Hypertonic saline has a prolonged effect on mucociliary clearance in adults with cystic fibrosis

Aaron T. Trimble, A. Whitney Brown, Beth L. Laube, Noah Lechtzin, Kirby L. Zeman, Jihong Wu, Agathe Ceppe, David Waltz, William D. Bennett, Scott H. Donaldson

Research output: Contribution to journalArticlepeer-review

8 Scopus citations


Background: Inhaled hypertonic saline (HS) has been shown to increase mucociliary clearance (MCC) and improve clinical outcomes in adults and adolescents with cystic fibrosis (CF). However, in younger children with CF, a large study failed to demonstrate clinical benefits. This discrepancy could reflect pharmacodynamic differences in the MCC response to HS in different populations. We previously demonstrated the absence of a sustained effect of HS on MCC in healthy adults and in this study sought to characterize the durability of the MCC response to HS in adults with CF. Methods: At two study sites, MCC was measured in CF adults using gamma scintigraphy during three separate visits: at baseline, 15 min, and 4 h after a single dose of HS (7% NaCl, 4 mL). Particle clearance rates at these visits were used to assess the durability of the MCC response to HS. Results: The average 90-minute clearance rate measured 4 h after HS was significantly increased (21.81% ± 12.8) when compared to baseline (13.77% ± 8.7, p =.048) and showed no apparent slowing relative to the rate measured 15 min after HS. While not all subjects responded to HS, the acute response strongly predicted the sustained effect in these subjects (r = 0.896, p <.0001). Conclusions: These results suggest that, in contrast to healthy adults, a single dose of HS has a prolonged effect on MCC in adults with CF, which lasts at least 4 h. This may explain its clinical efficacy in this population.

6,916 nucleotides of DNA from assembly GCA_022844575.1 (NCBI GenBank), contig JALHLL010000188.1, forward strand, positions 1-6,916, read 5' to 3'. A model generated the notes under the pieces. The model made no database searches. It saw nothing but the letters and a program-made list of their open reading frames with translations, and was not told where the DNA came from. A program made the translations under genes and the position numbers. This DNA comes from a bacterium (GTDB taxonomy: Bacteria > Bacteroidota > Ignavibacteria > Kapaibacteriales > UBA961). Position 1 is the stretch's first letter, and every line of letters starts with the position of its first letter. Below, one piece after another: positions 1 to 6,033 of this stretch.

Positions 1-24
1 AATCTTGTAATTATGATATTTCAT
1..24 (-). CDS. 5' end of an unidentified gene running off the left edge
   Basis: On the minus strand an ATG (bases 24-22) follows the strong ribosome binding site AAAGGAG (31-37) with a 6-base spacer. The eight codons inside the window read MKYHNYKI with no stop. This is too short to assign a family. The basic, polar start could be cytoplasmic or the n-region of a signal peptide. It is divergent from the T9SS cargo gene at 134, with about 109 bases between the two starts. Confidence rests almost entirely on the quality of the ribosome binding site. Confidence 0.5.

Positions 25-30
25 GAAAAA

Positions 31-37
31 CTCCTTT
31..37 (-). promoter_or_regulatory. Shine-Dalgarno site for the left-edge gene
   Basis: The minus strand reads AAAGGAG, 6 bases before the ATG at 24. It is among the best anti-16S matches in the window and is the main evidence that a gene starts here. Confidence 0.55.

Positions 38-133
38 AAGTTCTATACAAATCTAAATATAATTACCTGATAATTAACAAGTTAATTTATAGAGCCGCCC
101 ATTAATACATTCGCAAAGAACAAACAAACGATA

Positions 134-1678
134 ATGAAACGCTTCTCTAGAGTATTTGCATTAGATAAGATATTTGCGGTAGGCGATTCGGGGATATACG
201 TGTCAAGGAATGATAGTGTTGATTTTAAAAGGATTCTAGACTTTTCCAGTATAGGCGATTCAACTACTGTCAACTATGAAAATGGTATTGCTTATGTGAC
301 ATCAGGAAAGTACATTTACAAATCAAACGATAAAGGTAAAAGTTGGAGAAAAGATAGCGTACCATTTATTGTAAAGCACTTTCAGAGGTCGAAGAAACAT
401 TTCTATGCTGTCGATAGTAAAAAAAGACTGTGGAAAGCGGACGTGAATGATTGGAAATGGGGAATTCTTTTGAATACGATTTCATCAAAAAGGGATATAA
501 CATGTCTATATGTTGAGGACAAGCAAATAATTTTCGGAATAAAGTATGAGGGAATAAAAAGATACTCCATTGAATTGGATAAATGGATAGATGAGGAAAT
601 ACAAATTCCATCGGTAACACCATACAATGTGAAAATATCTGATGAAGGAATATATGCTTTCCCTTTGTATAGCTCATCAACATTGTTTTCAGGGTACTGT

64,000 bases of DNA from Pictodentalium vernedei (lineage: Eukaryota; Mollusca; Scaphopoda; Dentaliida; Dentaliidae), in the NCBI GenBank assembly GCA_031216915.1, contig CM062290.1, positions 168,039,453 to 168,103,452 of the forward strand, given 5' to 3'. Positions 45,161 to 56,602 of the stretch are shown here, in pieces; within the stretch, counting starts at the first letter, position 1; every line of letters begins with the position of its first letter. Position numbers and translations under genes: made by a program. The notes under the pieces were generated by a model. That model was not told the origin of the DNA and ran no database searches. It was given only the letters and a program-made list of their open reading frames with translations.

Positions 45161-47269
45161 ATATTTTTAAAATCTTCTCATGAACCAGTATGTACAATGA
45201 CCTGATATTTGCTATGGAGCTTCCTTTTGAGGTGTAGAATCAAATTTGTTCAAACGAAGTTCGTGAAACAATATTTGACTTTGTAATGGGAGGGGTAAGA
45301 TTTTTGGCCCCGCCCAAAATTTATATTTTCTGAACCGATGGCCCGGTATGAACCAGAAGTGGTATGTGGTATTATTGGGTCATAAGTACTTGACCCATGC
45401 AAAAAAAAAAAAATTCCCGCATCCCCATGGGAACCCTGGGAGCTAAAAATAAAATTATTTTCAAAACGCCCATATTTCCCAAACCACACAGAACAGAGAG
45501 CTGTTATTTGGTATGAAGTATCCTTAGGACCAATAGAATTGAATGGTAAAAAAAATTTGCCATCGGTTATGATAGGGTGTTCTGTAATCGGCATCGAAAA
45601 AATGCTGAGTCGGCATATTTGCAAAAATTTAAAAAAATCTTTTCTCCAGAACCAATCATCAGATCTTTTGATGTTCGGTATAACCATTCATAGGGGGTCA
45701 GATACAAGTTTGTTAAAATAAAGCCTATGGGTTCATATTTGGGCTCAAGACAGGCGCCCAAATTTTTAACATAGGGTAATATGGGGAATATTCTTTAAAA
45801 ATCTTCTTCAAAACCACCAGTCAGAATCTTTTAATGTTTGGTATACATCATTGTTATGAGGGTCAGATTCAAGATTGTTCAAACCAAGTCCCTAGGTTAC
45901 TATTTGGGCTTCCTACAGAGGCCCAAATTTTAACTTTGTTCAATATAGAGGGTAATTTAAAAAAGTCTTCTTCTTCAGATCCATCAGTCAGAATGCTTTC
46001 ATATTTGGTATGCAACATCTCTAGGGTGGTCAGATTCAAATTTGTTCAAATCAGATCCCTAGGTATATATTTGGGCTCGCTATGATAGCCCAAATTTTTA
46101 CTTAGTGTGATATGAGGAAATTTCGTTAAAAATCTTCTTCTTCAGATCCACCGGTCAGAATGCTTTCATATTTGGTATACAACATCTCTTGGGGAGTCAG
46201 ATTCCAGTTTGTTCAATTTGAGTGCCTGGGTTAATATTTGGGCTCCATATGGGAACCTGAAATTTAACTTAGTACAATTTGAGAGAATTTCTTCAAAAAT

Original languageEnglish (US)
Pages (from-to)650-656
Number of pages7
JournalJournal of Cystic Fibrosis
Issue number5
StatePublished - Sep 2018


  • Airway hydration
  • Hypertonic saline
  • Mucociliary clearance
  • Pharmacokinetics

ASJC Scopus subject areas

  • Pediatrics, Perinatology, and Child Health
  • Pulmonary and Respiratory Medicine


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